Is it any wonder then, that weekly vol is trading in with a six-handle? What’s more surprising is monthly and quarterly vol scraping along at such lows.
Our take is that if you see monthly vol below 7.5 or monthly vol below 9.5, that’s a “buy-the-dip” moment for volatility. Buying a strangle, or straddle, or some long-vol trade makes sense.
The key difference between buying the SPY dip vs. the “straddle” dip is that you really do need to sell the straddle on any spike in vol, as every spike is crushed almost immediately in the current trading environment.
Tracking the Trade
Last Tuesday we will began a new trade to keep an eye on over the next couple weeks. The trade summary is as follows:
Strategy (laid out June 20 - this segment will largely stay the same so readers can see what we were thinking at initiation)
Remember, these are thought experiments, not real trades. It's less important that you actually agree with thesis. A lot of learning takes place from the vantage point of imagining that you did agree!
Volatility is basically in its bottom 1%. For perspective, from a percentile standpoint this is the polar opposite extreme of say October 2008 when spot VIX was around 80. This is the "anti GFC".
Buy the dip has become the order of the day. There may be quite a bit of upside left in the ES' most recent move. We think there may be a dip lower that allows us to do some modification; but if there's not, we want to own some potential upside up into the 2525 region. Maybe we've got a blow-off top in store?
The market sure seems to want to push higher; as such, we'll put on a trade that positions accordingly. That said, we want it to flatten out in the event of a drop, at least for a time.
Because no dip has become too small to buy, we will supplement our call butterfly with a put sale. Now, we are not looking for anything too exciting on this front; just a way to add on a little extra time value. Also, we want something to "trade around" in case this market does indeed march higher.
As a final point - this is more of a "if you can't beat 'em, join 'em" kind of trade; it's going with the flow rather than fighting it. That said, the spread represents a relatively low-risk approach to going long the S&P (at least over a certain range of values).
Note: the ES currently trades at 2436, 8 points below where we discussed this trade at last week’s initiation.
We will trade the following overall structure (this view is on the Jun20th initiation day):
There are a number of ways to pick this trade apart. The individual legs are as follows:
- Sell the Jul31 2425 call
- Buy two Jul31 2465 calls
- Sell the Jul31 2525 call
Those are the ingredients of the call butterfly: sell one, buy two, sell one.
As mentioned, we will supplement this spread with a (conservative) put sale:
- Sell the Jul7 2300 put
If you observe this trade, it looks almost halfway between a long futures (a 45-degree diagonal line) and a call option (hockey-stick shape that is flat up to a corner point and then rises).
We will follow this spread until Jul 7, when the 2300 put expires. For now though, observe that theta is quite mild on this, as is the delta profile.
"What do your Greeks look like"?
We broke the trade into two different segments:
A strangle (Jul7 2300 Jul31 2525) and a call 1x2 (Jul31 2425 2465).
The strangle (which was always cheap given how far the strikes are and the low-vol environment we currently inhabit) has traded from a mid credit of $2.65 to a current mid credit of $1.20, for a $1.45 gain.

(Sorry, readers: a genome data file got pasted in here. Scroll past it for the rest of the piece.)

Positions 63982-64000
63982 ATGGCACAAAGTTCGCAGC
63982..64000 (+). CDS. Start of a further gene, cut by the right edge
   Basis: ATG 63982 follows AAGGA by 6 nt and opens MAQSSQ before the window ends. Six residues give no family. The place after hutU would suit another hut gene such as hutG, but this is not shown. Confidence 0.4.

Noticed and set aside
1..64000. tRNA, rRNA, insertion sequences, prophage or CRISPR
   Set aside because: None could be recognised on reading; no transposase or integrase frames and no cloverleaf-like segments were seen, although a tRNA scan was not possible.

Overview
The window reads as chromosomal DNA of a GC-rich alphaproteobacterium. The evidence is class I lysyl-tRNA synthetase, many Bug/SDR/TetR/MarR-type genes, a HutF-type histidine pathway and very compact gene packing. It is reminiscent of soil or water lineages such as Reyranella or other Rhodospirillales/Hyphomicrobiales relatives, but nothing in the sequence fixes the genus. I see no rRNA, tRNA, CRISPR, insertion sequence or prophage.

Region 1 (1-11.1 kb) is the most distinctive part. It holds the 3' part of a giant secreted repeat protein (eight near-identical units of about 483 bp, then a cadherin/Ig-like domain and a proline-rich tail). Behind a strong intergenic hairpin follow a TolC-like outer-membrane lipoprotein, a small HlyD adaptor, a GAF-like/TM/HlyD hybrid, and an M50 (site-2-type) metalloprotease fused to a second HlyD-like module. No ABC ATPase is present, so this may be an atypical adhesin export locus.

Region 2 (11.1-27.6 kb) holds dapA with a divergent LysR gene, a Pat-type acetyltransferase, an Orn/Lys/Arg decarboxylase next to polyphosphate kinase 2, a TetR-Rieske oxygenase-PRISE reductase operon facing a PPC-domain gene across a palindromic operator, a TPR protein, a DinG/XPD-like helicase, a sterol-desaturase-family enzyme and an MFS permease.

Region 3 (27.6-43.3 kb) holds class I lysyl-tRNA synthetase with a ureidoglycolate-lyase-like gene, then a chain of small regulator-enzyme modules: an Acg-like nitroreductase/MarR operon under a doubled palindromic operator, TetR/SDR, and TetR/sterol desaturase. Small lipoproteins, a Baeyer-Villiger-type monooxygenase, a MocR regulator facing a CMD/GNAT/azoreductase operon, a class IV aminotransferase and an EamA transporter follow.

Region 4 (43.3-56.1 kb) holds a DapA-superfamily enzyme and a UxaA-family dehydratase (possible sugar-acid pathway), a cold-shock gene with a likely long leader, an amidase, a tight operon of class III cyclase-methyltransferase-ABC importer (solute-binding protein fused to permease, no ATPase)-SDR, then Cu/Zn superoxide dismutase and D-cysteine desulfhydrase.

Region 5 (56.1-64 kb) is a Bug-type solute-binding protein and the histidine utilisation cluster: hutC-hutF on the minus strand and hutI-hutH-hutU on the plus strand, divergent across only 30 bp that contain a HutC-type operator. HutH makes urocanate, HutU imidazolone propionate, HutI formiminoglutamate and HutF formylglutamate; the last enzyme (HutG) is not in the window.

As you can see, the theta that we’re currently picking up (bottom row) here is practically non-existent by now. Granted, we don’t “believe” this figure, but it’s likely not all that misleading. Modification of some form or other is warranted.
The call 1x2 has not been as kind. We initiated at a credit of $9.50, and the current mid is $14.00, for a $4.50 loss.
Overall net losses are $3.05.
Theta here is also quite modest at these levels, picking up only in the event that ES moves higher. The offset to this is the attractive curvature in the event of a rise, as can be seen in the payoff diagram above. This is worthwhile to us.
“What do you think is the most interesting development of the last week?”
The fact that our delta has switched from low positive to low negative based on the Jul31 calls melting off.
All options emit a basket of “signals”. The more valuable these options become (in terms of time value, not intrinsic value), the stronger this signal basket gets. Since last week, the market has taken down the value of the Jul31 2465 calls. As such, the “delta” that these options emit has diminished, and the delta has dropped by .11, which indicates in this case a sign change.
“So is the trade going as you hoped?”
We put on a trade with a very mild gamma and theta profile, so that if we were wrong in the thesis we placed (which thus far in fact has been wrong), the impact would be quite modest.
We’ll confess, we chose the Jul31 expiry because we thought there’d be more resilience to that upside strike. Current vol on it is 6.3, which for 34-day vol basically 1% higher than where we are is very low.
Mechanics - trade layer
With vol way down, we are willing to trade this modified iron condor. We will put a limit in at the mid ($3.55).
This trade will generate a negative theta, but we think that it really puts us in good stead in the event of a breakdown in either direction.
Naturally, if the ES just grinds in place for the next week and a half, we’ve got a problem. But we’re willing to take a chance on this one, as we think it really has the chance to improve our profile.
That's a wrap - thank you for reading. We appreciate it when readers share their thoughts. These are big markets, and different individuals trade their own pet products using their own strategies. Please do add what you are doing (or thinking about doing) in the comments section.
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Disclosure: I am/we are short SPY.
I wrote this article myself, and it expresses my own opinions. I am not receiving compensation for it (other than from Seeking Alpha). I have no business relationship with any company whose stock is mentioned in this article.
Additional disclosure: We actively trade the futures markets, potentially taking multiple positions on any given day, both long and short. It is our belief that the S&P 500 is meaningfully overvalued. As such, we typically carry a net short position using ES options and futures.